In Barbados, health practitioners and AIDS counsellors have been highlighting the risks associated with unprotected sex, given the presence of the AIDS virus in many fertile Barbadians. The minister’s call for an upsurge in unprotected sex, to produce more babies, amounts to an invitation for Barbadians to increase the incidence of AIDS in their country.
On the human unemployment front, therefore, it is fair to conclude that the Minister of Education has more faith in the strategy of waiting for babies to grow up and revive the national economy than in coming up with policies to generate jobs for the 88,700 Barbadians who are currently waiting to be employed. We can only hope that the other members of the Cabinet hold a different philosophical position on this matter.
For the unemployed in Barbados today, the future looks rather uncertain and bleak. At the individual level, some of our jobless are hearing daily about the need to become entrepreneurs, but they have little or no experience, no guidance from a successful model in place, no business skills or training, and no finance to transform themselves from being “dreamers” into successful entrepreneurs.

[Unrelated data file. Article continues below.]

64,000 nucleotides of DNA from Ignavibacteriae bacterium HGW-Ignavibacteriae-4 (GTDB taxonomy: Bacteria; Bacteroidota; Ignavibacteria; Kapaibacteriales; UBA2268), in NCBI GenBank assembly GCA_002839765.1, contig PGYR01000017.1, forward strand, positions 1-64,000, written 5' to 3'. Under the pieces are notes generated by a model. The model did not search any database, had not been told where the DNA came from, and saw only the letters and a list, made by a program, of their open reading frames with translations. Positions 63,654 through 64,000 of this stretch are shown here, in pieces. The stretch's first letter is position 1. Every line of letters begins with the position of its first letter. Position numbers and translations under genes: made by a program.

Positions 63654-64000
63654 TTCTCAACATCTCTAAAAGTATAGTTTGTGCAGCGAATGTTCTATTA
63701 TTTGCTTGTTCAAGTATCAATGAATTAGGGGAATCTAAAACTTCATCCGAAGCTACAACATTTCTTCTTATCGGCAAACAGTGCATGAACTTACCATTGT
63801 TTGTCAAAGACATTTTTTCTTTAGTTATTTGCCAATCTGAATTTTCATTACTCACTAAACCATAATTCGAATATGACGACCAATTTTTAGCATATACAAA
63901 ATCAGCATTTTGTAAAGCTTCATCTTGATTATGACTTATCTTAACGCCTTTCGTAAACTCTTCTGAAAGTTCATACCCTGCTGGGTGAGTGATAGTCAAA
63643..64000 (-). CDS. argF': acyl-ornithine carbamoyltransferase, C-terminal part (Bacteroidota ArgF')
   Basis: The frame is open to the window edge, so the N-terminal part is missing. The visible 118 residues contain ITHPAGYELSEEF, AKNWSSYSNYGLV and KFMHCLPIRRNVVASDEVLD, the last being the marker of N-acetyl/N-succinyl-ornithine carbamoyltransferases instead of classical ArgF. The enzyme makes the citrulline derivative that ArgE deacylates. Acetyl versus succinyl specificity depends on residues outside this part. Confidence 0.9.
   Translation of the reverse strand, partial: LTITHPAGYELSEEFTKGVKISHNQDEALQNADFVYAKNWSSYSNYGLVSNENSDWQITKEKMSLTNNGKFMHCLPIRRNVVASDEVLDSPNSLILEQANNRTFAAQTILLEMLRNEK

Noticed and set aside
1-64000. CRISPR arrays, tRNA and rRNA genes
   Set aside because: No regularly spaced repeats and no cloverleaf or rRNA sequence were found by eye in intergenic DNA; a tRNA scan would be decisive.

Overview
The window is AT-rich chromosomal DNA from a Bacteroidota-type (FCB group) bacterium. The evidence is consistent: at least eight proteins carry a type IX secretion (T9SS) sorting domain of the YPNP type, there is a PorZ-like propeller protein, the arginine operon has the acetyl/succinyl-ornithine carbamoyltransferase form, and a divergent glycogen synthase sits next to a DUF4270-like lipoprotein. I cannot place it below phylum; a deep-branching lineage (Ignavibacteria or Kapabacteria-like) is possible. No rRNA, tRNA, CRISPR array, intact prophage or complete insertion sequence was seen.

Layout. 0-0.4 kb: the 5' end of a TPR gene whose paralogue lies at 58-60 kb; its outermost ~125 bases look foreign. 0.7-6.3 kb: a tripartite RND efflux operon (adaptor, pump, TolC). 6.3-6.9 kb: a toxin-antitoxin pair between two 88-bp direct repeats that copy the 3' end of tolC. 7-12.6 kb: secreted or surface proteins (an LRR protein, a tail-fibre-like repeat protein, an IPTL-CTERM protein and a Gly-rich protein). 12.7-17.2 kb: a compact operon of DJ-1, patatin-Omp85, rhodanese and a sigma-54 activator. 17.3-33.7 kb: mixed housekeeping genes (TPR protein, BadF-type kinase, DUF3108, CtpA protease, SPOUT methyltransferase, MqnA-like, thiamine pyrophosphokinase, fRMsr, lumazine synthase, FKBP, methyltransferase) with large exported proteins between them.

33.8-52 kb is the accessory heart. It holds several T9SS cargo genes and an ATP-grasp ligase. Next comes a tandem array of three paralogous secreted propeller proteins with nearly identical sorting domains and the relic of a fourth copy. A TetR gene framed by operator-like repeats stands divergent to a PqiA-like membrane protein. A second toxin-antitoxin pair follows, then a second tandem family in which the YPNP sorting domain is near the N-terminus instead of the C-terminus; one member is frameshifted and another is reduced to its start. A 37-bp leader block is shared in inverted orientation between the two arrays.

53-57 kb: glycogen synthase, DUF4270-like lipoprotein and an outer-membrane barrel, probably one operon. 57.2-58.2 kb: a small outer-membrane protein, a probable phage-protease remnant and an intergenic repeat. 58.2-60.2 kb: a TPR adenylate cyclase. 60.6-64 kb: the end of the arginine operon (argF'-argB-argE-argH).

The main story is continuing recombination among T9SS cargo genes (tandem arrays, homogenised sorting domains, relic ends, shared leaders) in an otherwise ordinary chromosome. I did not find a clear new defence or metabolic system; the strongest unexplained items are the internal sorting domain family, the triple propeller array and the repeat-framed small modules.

Others are trying a “thing” in the underground economy. Others are sending out hundreds of job applications and are hoping against hope that a few big projects would open up and create some jobs, even if temporarily. After many years of trying, others have given up and have decided to rely on someone else for support.
The future of the entire country depends on our ability to put these 88,700 people to work. Somehow, we have to wrap our collective minds around the central objective of coming up with ideas that can generate jobs for our fellow Barbadians and that rely on no financial contribution or commitment from Government.
Can we do it?
(Walter Blackman is a pension actuary, licensed by the Federal Government of the United States.)